“In the USA, drive-thrus are a widespread part of the shopping and service culture. They are found not only in fast food restaurants, but also in banks, drugstores, coffee shops and even as US Mail counters.
At night, in artificial light, these service counters look like stages or the screen sets of film productions. For me, they represent many of the things that define the character of the USA – superficiality, consumption, automobile culture. But, at the same time, they express the beauty of a self-dramatisation that is hard to grasp.
They are reminiscent of scenes from the movies, paintings and books. This lends them a magnetism that is almost irresistible and equally as ambivalent as the United States itself.”
To vote for this photographer, visit the Facebook gallery.

‘Corners’ by Peter Braunholz

“Apart from merely recording objects and events, Peter Braunholz strives to discover surreal connections in real life. In his new series Ecken (meaning: Corners) he reveals the hidden poetry of corners.
An unrealness lies in the strange beauty of these images, which arouses melancholy. The absence of shadows and the smooth colors add an element of quietness and sobriety. With the right-angled windows, corner-lines and additional geometric elements in square-crops, he produced strong frame-in-frame compositions, which seem perfectly balanced.
Ecken is related to Arthur Danto’s idea of art as “the transfiguration of the commonplace”. Braunholz chose common corner spaces as the motifs for his work and strongly focuses not on their material, but on their immaterial quality. Therefore his work serves as an example for Danto’s ideas that art gives obvious things an oddness – it defamiliarises – and artworks have immaterial as well as material constituents.”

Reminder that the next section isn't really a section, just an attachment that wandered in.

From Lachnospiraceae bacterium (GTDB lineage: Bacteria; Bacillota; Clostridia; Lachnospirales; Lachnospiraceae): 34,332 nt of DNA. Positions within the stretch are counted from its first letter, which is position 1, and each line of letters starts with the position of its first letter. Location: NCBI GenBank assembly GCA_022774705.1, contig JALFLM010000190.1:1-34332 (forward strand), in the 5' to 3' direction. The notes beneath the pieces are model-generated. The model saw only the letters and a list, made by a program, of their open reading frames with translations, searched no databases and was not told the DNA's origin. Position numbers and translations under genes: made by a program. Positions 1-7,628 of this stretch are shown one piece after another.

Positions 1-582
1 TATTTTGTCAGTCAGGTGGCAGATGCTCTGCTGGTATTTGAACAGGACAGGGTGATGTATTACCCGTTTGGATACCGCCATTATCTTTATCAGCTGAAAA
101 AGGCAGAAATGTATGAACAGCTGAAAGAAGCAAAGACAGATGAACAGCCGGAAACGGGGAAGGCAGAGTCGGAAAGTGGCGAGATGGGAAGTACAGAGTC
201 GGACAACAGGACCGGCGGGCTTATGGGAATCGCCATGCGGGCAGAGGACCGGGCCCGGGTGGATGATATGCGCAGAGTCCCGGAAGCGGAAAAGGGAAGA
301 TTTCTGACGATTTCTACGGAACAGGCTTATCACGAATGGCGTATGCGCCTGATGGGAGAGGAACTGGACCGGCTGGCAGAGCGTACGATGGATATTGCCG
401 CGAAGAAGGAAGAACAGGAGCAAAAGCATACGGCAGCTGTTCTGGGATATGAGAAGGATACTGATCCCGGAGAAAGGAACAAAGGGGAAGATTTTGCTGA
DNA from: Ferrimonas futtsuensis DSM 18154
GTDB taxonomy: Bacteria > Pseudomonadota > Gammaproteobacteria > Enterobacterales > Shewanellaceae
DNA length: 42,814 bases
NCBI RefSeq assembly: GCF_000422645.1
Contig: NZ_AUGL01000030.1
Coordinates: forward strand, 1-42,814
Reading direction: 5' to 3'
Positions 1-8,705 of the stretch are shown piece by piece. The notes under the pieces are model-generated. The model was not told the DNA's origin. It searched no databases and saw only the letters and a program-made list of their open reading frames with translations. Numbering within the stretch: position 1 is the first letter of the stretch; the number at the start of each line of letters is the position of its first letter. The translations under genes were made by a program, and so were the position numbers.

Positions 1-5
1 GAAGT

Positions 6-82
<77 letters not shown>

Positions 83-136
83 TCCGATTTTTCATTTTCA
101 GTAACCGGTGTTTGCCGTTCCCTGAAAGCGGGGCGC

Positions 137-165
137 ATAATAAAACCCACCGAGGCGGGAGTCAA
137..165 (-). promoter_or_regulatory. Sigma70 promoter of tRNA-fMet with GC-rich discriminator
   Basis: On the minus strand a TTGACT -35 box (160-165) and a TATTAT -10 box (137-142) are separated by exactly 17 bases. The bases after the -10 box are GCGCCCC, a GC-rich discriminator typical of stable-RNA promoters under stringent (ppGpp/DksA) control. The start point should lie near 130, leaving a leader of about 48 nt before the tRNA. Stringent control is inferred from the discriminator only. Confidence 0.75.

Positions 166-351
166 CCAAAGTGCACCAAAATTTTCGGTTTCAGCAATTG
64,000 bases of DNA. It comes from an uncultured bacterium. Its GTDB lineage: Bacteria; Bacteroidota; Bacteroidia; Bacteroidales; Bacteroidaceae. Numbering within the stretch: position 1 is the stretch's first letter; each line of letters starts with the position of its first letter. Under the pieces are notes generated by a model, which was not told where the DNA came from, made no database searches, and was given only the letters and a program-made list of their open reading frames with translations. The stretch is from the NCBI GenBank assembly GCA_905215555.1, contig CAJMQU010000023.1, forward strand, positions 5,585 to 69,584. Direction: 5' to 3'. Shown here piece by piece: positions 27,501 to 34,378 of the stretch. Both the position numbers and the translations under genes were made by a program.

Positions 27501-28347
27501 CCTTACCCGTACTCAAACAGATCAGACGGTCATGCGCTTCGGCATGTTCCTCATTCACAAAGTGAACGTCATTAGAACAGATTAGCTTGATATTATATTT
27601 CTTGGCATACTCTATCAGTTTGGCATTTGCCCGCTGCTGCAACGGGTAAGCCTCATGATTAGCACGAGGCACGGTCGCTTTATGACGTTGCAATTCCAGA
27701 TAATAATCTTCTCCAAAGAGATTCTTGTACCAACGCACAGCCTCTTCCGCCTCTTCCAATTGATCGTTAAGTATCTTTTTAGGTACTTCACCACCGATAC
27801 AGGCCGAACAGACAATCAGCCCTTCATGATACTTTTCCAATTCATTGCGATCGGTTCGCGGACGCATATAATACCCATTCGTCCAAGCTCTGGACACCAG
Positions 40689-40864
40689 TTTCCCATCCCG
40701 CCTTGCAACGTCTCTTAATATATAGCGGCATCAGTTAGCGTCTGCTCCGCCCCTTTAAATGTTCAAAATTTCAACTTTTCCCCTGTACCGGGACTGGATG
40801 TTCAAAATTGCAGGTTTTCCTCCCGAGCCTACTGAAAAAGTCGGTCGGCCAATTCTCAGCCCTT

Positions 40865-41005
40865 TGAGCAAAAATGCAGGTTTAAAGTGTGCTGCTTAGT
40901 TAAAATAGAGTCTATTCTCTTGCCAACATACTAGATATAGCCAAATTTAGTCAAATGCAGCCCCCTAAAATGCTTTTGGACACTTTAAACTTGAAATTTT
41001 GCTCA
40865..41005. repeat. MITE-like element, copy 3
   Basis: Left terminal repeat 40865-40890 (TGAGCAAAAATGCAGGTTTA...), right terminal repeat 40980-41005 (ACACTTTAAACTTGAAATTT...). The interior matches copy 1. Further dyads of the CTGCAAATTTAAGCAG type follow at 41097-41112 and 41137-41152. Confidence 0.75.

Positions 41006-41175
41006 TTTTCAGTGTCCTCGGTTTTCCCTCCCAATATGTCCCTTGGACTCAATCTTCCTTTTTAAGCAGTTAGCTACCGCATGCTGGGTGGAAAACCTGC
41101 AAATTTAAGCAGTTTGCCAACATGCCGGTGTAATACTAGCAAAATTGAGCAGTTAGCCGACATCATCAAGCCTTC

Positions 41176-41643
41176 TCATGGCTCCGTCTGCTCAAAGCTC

To vote for this photographer, visit the Facebook gallery.

‘4 Square Meters of Existence’ by Andreas Zierhut

“The sides of the Belassis Road  are lined with small boxes with a floor space of not-quite 2 meters square, including electricity and a telephone connection. They are “typing centers”. Each of them is an existence and job for someone.
The services they offer are: letter-writing, translation and filling out official forms with their old electric typewriters. Here, around 20 typing centers stand compacted in a row.
Other quarters are also home to similar “centers”: mechanics, electricians, knife grinders or plastic waste pickers. In India, around 44 million micro-enterprises of this kind earn a daily living for the entrepreneurs and their families.”
To vote for this photographer, visit the Facebook gallery.

Be part of this year’s judging and vote for your favourite to receive the People’s Choice Award at this year’s awards ceremony for the Felix Schoeller Photo Award. Visit the Facebook gallery to vote.

Sponsored by Felix Schoeller Group: This feature was made possible with the support of Felix Schoeller Group, a world leader in photographic paper since 1895. Please click here for more information on sponsored content funding at British Journal of Photography.